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Letter to the Legislative Assembly regarding Restructuring Agreement for PREPA

October 29, 2019
Tom Sanzillo
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Key Findings

Recently, Filsinger Energy Partners, PREPA’s financial advisor, and PREPA increased the estimated rate for FY 2024 to 27 cents/kWh, 35% more than the legislative goal. The Legislature should not approve an unnecessary debt deal with an unaffordable price for Puerto Rico’s consumers and small businesses.

The RSA will impede Puerto Rico’s plans to invest in Puerto Rico and rebuild the grid. 

Recently, the Financial Oversight and Management Board (FOMB) stated that PREPA was insolvent in 2011. Two debt issuances occurred after 2011, suggesting a substantial likelihood that the market was misled. A recent lawsuit brought by two bond insurers challenges the legality of an additional $3.7 billion in PREPA debt issued between 2002 and 2007.

Executive Summary

The Legislative Assembly of Puerto Rico will be asked to help write and approve a bill that will enable the Puerto Rico Electric Power Authority (PREPA) to close on its Restructuring Agreement (RSA). The RSA, if approved, will have grave consequences, including immediate and long-term electric power rate increases and dire consequences on the Puerto Rico economy.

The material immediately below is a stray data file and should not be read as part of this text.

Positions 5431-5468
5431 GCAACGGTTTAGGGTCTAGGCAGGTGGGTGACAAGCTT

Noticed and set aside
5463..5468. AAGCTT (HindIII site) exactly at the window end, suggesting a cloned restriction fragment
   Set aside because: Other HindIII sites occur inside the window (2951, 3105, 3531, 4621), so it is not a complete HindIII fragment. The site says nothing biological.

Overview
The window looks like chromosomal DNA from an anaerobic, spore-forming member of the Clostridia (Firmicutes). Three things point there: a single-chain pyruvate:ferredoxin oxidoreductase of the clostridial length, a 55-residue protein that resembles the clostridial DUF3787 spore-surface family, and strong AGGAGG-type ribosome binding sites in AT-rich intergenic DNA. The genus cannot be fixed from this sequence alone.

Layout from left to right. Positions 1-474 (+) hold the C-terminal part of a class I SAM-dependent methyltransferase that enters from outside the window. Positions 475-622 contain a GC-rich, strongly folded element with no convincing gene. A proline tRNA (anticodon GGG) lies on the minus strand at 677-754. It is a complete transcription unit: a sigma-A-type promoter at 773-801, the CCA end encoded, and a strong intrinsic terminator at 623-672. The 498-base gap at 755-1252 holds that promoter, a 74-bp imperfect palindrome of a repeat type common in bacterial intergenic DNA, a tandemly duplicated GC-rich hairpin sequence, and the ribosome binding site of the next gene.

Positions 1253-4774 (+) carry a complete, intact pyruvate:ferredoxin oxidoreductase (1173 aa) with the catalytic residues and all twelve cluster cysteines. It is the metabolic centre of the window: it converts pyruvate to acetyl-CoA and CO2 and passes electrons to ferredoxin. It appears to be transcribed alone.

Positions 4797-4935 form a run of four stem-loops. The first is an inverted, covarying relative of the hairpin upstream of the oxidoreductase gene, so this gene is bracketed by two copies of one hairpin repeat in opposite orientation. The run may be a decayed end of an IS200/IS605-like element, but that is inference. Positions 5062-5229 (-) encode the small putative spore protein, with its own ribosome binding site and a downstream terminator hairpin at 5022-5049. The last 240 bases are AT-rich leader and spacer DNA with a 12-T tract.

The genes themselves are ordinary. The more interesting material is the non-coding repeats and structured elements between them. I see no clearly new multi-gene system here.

We want to bring to your attention fundamental information that has been omitted or excluded in the discussion of this RSA that dramatically alters the viability of this RSA as a means to enable PREPA to access financial markets and rebuild the electric power grid.

An alternative path to debt restructuring is available and the Legislature could step up as an active leader in this discussion. The PROMESA law requires that the Puerto Rico Legislature act as a democratic check and balance when, as in this instance, the oversight board uses a faulty and deficient process to lead PREPA and the Commonwealth into a financial disaster.

It is not too late to make an alternative debt plan for PREPA—one that is affordable to the public, fair to investors, sustainable for the economy, allows the electricity grid to be effectively rebuilt, and calls to account many of those who must share responsibility for loading PREPA with debt.

Press release: Money owed to PREPA bondholders should be written off to meet long-term goals

Please view full report PDF for references and sources.

Tom Sanzillo

Tom Sanzillo is Director of Financial Analysis for IEEFA. He has produced influential studies on the oil, gas, petrochemical and coal sectors in the U.S. and internationally, including company and credit analyses, facility development, oil and gas reserves, stock and commodity market analysis, and public and private financial structures.

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